Willie Griggie, the owner of Hattie Marie’s Texas Style BBQ & Cajun Kitchen, which won the “Best BBQ in Atlanta” award in 2019 from Atlanta Journal Constitution, says the Camp Chef pellet grill and smoker, is for “that person who wants to take their food to the next level.”
“This is perfect for smoking your favorite meats at low heat. The savory wood-fired flavor is something that lots of people enjoy with their ribs, both pork and beef ricks,” he says. “The smart smoke technology, patented ash-clean out system, and dual LED temperature readouts makes this a go-to item when barbecuing.
“The Automatic Pellet Auger and Electronic Auto Start Ignition is set to where you don’t have to worry about putting fuel in every minute or lighting it up repeatedly.”
When you really get into the pitmaster lifestyle, there are all kinds of knobs you can twiddle and vents you can mess with. But when you’re starting out, it’s best to keep it simple. Known as “the female Ron Swanson” by her fans, Jess Pryles is a live-fire cook and author who appears regularly on Food Network, and she knows that sometimes less is more.
“Coming in at what is a bargain price for a grill, under $500, the Masterbuilt gravity-fed smoker is a far more user and wallet-friendly alternative to pellet grills. The charcoal is more convenient to source, and there are far less moving parts,” she says, which make for a “massively decreased potential for expensive repairs than a pellet unit. But it still offers that irresistible ‘set and forget’ convenience with a great smoke profile.”
You like to grill and smoke. You also like sitting on your couch. You can combine these pleasures with the wifi-enabled Traeger Pro 575 grill and smoker, which is recommended by Bryan Mroczka, head pitmaster for the Florida-based franchise Sonny’s BBQ. “This is a great medium level pellet smoker,” he says. “From the convenience of your couch or at the grocery store you can adjust your temperature of the smoker or monitor the internal temperature of what you are cooking.”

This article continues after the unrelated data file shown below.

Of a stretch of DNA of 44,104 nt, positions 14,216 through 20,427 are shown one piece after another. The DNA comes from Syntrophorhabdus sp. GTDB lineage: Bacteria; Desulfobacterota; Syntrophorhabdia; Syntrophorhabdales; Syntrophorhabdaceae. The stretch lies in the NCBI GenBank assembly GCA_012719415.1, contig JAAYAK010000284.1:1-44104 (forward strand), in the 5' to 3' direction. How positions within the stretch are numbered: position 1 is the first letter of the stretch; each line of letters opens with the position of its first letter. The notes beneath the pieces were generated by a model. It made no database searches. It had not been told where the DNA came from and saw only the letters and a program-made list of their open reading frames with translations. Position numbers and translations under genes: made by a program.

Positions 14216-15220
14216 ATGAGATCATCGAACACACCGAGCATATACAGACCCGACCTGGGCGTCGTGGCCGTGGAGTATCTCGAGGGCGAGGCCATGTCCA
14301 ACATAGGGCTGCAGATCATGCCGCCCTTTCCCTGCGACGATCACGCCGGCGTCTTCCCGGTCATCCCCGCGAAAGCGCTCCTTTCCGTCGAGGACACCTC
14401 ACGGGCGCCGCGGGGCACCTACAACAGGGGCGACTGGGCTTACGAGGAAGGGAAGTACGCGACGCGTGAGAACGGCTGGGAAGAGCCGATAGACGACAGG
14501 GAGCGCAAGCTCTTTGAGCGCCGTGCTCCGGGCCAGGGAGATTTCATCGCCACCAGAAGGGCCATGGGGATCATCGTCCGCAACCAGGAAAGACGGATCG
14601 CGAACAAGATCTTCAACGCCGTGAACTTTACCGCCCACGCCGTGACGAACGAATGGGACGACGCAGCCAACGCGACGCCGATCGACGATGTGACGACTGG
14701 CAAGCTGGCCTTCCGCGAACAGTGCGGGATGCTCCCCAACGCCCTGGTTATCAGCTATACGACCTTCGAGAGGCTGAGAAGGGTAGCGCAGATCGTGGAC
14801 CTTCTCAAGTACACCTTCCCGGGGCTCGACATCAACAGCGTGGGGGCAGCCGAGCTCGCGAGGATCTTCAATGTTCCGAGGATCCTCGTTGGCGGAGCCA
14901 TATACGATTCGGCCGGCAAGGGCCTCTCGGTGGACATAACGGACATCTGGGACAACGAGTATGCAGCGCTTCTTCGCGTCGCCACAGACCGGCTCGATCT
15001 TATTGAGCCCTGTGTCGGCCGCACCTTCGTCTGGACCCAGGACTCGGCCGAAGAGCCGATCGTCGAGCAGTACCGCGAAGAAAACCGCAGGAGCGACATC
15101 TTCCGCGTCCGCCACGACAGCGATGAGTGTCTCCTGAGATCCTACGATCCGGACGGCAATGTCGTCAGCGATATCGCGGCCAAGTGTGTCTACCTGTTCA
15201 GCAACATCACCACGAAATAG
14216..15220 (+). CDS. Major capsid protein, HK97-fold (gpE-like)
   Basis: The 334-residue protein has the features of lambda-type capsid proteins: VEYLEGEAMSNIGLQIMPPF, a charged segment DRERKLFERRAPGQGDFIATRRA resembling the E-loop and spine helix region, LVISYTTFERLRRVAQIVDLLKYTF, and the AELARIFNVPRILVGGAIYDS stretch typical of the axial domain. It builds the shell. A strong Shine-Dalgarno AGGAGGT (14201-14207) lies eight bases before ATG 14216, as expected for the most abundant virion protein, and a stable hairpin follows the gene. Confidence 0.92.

Do you worry that you just don’t have the time to master the delicious art of smoking meat? Then Matassa recommends the Camp Chef Woodwind.
“BBQ smoking is usually a very involved, all-day process, but Wi-Fi pellet grills make it almost effortless,” he says. “Its real value is in the attached propane sear box that lets you grill hot and fast, in addition to low-and-slow smoking. You’re basically paying for two grills in one, all at a very agreeable price for something that performs this well.”
If you are interested in becoming a BBQ-head, but you’re also a busy person with a family to feed, Greg Power, the pitmaster at Powerhaus BBQ in Martinez, Georgia, thinks a Pit Barrel is a nice time-saver for the burgeoning cook.
“I cook everything on it. You can hang meats to smoke or remove the lid to get a high heat sear for steaks and burgers. It is an affordable option in the market that is ideal for cooking for the family or a home BBQ,” he says. “I have other cookers that I use for large catering jobs, but there is nothing like the set-it-and-forget-it Pit Barrel for the home cook. It will do everything you need a smoker and a grill to do. It’s my number one go-to cooker.”
So you’ve got grilling down cold and you can properly barbecue a chicken. If you think you might be ready for the next step, Mangum, from Mighty Quinn’s Barbeque, suggests the Green Egg, “for the enthusiast who wants to grill and potentially dabble in a bit of smoke,” he says. They are really user-friendly and have amazing heat retention. They don’t have a large surface area, which is their biggest limiter, but they can accommodate a couple of pork butts which is more than enough for someone who isn’t completely committed to becoming a pitmaster just yet.”